Sunday, May 25, 2008


Yes, I realise that some of you in the US may not even know what a crumpet is. I had heard of them but had no idea what they were when I arrived down here. They are SOOOOO tasty! I prefer them with just butter, but you can slather anything on them you can think of. Whatever you'd put on toast, waffles, or pancakes goes great on crumpets.

When a friend of ours visited in 2001, she had crumpets for the first time ever. Everyday she was here she had crumpets for brekkie. When she got back to Anchorage she tried in vain to find a place that sold crumpets, but to no avail. She had to wait 6 and a half years before having another crumpet (she visited recently).

Anyways, I thought I do a public service recipe for those of you starved for crumpets and are in a land where you can't get them. Even if you are in a land where you can buy them premade at the shops you definitely want to make them yourself. Much, much better than pre-packaged. My mum-in-law is from the land of crumpets and she says that mine are much better than store bought ones.

When I started to formulate my crumpet recipe, I did a bit of searching around on this internet doohickey (you may have heard of it) and found that most from scratch were yeast based. I didn't want that cus I wanted mine to be quick and easy.

So I did what any good kitchen bloke would do: Made it up as I went! And guess what? First time was a charm! Am I good or what? No, don't answer that.

You'll want some good quality cooking rings, 10 cm (4 inches) in diameter. I make mine on my big ole outdoor grill hotplate so I can make several at once. If you're doing them on the stovetop you'll want a good, thick, flat griddle pan (cast iron is best) and you should be able to make 2 to 4 at a time depending on your griddle size. Grease the rings and griddle surface well (I like to use bacon fat) unless your cooking rings are nonstick like mine :)

Dave's Quick Crumpets

What you need:
4 cooking rings
one good griddle surface
2 cups bread flour
1 tsp salt
2 tsp baking powder
1 tsp baking soda
1 tsp sugar
4 tbsp butter
2 eggs
2 1/4 cups of water

I know it seems like a lot of liquid for only 2 cups of flour, but the batter should be just runnier than pancake batter.

What you do:
Melt the butter, and then set aside to cool. Mix all the dry ingredients together. Beat the eggs and water. Chuck it all together (make sure the butter is cooled) and mix the heck out of it. You want it to be smooth, not lumpy like waffle or pancake batter. Don't be afraid to use a whisk.

Consistency: Thinner than pancake batter, that's for sure. I started with 1 1/2 cups water and added 1/4 at a time to the batter till it got as thin as needed.

Crank the heat on your hot plate or flat griddle. Grease your rings and the griddle and put the rings on the cooking surface (they get hot, careful!). Then turn the heat down as LOW as possible! These suckers will need 4 to 7  mins before flipping so you don't want the bottoms to burn.

Pour the batter into the rings till each ring is half full. They will rise all the way to the top during cooking, no worries. Holes and bubbles will form as they cook: that's supposed to happen! You'll know they are ready for the rings to come off cus the tops won't be "wet" when they are ready. This'll happen after 4 to 7 mins of cooking depending on your griddle temp. Carefully take the rings off (use tongs, they'll be hot) and flip the crumpets over to brown the top --takes about a minute.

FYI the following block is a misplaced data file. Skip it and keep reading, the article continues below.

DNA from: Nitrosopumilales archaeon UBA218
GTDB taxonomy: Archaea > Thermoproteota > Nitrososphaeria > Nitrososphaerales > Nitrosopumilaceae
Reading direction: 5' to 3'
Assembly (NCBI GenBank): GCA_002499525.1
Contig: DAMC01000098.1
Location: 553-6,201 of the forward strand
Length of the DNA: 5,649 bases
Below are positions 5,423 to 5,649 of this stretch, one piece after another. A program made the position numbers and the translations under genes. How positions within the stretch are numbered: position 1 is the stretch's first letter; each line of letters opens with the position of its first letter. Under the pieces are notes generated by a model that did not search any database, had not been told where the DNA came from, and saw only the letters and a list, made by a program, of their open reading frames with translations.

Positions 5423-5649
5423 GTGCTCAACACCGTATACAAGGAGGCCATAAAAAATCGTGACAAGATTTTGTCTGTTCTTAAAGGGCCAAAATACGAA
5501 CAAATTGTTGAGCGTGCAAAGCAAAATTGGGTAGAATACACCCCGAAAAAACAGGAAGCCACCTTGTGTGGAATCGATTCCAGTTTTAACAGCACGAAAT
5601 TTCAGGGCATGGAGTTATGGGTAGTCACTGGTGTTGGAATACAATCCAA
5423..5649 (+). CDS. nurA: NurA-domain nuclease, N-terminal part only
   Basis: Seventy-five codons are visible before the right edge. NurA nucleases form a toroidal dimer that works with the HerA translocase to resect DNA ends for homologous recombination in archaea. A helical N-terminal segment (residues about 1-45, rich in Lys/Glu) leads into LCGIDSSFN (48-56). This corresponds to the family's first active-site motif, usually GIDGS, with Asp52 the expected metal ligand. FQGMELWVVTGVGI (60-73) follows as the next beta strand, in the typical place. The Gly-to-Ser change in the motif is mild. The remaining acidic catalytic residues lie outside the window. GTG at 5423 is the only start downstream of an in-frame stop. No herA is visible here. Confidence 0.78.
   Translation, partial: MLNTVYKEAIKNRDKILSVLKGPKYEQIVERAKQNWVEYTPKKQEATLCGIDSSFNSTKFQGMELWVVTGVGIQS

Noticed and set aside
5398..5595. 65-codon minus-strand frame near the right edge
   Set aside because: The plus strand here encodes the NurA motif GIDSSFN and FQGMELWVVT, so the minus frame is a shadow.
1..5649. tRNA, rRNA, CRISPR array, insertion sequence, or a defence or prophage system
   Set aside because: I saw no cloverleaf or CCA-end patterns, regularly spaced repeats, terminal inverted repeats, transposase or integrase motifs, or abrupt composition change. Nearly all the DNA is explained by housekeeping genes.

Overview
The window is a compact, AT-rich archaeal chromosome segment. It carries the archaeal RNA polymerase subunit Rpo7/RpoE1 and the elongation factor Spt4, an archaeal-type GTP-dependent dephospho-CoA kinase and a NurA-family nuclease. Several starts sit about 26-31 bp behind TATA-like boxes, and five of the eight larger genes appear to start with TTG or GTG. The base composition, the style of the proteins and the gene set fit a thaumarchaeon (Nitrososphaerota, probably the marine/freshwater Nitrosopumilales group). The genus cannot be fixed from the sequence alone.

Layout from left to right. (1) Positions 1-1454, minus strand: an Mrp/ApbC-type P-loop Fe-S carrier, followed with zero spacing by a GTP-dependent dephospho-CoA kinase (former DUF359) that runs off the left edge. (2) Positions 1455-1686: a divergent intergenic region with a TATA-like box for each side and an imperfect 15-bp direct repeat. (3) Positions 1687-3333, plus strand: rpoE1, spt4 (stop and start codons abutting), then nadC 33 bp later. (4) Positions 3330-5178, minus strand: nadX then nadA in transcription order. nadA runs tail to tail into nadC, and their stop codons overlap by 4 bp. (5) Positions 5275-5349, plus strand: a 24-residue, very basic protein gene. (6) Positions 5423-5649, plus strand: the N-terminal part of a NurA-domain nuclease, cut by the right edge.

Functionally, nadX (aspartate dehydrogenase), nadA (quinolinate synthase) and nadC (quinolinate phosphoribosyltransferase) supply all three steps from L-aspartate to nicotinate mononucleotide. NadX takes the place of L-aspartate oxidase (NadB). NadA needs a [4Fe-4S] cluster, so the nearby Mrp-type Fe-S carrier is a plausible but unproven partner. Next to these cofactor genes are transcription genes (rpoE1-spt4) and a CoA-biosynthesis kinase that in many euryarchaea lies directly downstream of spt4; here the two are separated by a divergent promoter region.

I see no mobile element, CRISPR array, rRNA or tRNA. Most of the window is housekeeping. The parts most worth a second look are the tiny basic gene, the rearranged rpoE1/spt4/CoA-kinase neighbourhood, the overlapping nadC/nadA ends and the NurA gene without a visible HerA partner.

Taadaa! Perfect, quick crumpets! Eat them hot with anything slathered on them or let them cool and pop them in the toaster when you're ready to eat them. They freeze great and can be toasted straight out of the freezer.

Aren't I so nice to share this with you?

Here's a pic of the finished product so you'll know I'm not pulling your leg:

The choice of toppings in the pic are butter, strawberry jam, and lemon butter.

Tuesday, May 20, 2008



Hmmmm, now how many different spellings are there for hummus... humus, humous, hummos, humos, hommus, homus, homos, hommos, hommous. I think that about covers it, no worries.

How many different ways are there to make hummus (sp)? An unimaginable amount! Really, there's lots. There ain't nothin special about mine. But what will make this post special, you ask? I'm going to give you a bunch of tips, tricks, variations and more info than you could possibly want about humos (sp) and it's ingredients.

Ready? Here we go!

Firstly, let me say that if you buy premade humous (sp) in a store then you are wasting money and your health. Make it fresh! Cheaper and better for you (meaning no preservatives nor trans fats). It is also the EASIEST thing you'll ever make. Well, except for maybe that cracker plate you served with processed cheese goop on top of each cracker and thought you were being clever and sauve; you naughty person you.

Back to the post.

Some of you in the US may have heard of garbonzo (garbanzo) beans and some of you may have heard of chick peas. Guess what? They are the exact same thing! They are also one of the most healthiest things you could eat, and when made into humous (sp) you'll have pretty much a super food.

Canned or fresh chick peas? I use canned, but only because down here in Oz the ingredient list is: chick peas, water, salt. I can handle that, no worries.